Geronimo- the Indian chief- as a U. S. prisoner / Copyright 1909 by W. H. Martin.
Solidarity is a word used by people in various movements for social change. It means standing together as a block; becoming a solid block or force of determination for a specific goal.
Solidarity has been important for minorities within countries underrepresented, oppressed, and otherwise forgotten. It is a term that has been used by outsiders who want to express their agreement with movements for change in other countries, such as expressing solidarity with the anti-apartheid movement, or solidarity with the American Indian Movement. It is considered a recognition of oppression and injustice.
For the most part, the idea of Solidarity has come to be associated with movements of a minority against oppression by a majority. Rarely, if ever, do you hear the term solidarity used in relation to oneself: such as, “I am in complete solidarity with my mind” or “I am in solidarity with my belief system, regardless of what I see that would contradict it” and yet when we are exposed to a workable solution to the disparity between the minority and the majority, such as Equal Money, we protest that such an idea is unrealistic or not possible. And in this decision we choose to be in solidarity with our mind, our beliefs, our opinions; not with Life.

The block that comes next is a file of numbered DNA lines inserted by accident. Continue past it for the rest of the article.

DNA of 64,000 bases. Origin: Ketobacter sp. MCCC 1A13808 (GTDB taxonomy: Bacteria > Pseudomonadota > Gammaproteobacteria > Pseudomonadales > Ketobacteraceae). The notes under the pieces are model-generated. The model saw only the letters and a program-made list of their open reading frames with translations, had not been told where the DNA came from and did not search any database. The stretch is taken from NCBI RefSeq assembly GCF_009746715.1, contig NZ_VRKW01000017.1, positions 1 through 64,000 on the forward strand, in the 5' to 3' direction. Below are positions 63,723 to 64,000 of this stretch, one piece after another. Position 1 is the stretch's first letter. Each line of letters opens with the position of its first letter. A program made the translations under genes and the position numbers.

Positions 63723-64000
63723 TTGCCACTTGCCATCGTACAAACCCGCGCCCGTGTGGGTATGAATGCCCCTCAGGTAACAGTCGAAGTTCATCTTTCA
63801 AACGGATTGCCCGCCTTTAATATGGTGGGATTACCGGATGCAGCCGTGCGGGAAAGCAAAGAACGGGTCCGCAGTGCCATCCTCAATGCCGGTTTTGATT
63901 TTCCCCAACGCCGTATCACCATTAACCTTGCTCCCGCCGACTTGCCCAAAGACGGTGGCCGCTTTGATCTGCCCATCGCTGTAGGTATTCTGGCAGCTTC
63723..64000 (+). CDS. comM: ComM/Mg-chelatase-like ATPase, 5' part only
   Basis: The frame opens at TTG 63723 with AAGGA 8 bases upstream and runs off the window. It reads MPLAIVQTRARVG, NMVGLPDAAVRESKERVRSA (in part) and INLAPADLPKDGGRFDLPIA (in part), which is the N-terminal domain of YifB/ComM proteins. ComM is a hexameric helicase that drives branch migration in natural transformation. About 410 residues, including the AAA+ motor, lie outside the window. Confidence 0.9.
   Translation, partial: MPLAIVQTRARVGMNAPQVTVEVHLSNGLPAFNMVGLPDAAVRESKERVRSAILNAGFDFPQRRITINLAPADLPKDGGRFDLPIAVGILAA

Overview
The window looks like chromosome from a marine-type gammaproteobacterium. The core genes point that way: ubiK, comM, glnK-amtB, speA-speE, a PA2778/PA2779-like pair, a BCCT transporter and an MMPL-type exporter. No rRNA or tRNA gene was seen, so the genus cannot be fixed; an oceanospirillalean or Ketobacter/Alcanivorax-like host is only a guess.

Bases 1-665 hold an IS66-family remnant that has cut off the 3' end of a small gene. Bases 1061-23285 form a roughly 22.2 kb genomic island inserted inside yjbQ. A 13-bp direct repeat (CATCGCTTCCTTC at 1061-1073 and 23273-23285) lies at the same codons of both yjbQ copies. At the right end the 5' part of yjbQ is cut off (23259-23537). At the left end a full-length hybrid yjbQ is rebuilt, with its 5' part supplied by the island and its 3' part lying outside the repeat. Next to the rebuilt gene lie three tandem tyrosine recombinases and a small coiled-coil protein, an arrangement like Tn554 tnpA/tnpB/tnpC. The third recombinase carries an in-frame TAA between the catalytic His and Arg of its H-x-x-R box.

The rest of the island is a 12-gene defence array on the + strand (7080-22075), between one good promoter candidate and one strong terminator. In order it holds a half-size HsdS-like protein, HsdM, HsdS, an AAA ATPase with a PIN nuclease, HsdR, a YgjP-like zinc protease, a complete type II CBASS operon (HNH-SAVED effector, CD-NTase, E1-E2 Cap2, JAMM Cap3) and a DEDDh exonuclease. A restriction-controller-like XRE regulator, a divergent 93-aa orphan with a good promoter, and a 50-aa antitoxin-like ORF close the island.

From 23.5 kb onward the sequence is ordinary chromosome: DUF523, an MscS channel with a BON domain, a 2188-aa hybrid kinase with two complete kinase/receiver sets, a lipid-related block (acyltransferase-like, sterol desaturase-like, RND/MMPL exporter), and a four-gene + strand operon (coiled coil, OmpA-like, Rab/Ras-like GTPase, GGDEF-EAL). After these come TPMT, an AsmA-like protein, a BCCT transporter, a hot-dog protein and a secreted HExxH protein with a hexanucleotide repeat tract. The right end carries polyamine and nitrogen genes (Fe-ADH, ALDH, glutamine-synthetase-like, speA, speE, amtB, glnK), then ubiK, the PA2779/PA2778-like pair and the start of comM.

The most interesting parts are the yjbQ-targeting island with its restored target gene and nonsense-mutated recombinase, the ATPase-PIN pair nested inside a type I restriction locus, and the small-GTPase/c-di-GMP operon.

And, despite the fickleness of the mind, the forgetfulness of the mind, and the fragmentation of the mind, we are predisposed to remain in solidarity with it – as the ultimate purveyor of our capacity – despite the melting iceberg of evidence that we call ‘what is real’ based, as it is, on some unseen force, an abstraction; while what is real – the condition of the earth, the children of Gaza, deforestation, etc. is ignored from our collective responsibility.
Real solidarity with life would be to admit that we don’t need an intricate, complicated system that requires an intellectually rigorous minority to decide and implement dignity for all. We require that the majority stands up for the majority within mutual recognition that it is the majority who suffer, the majority who are not not thriving, the majority who are living in conditions that those of us able to read this would probably be unprepared to tolerate.
So, the question proposed by the Equal Money proposition is: who and what are we really in solidarity with? Is it with God, an idea, or is it with Life itself? How do we justify solidarity with an idea, system or belief while the elephant in the room has chains on his feet and is so obviously suffering?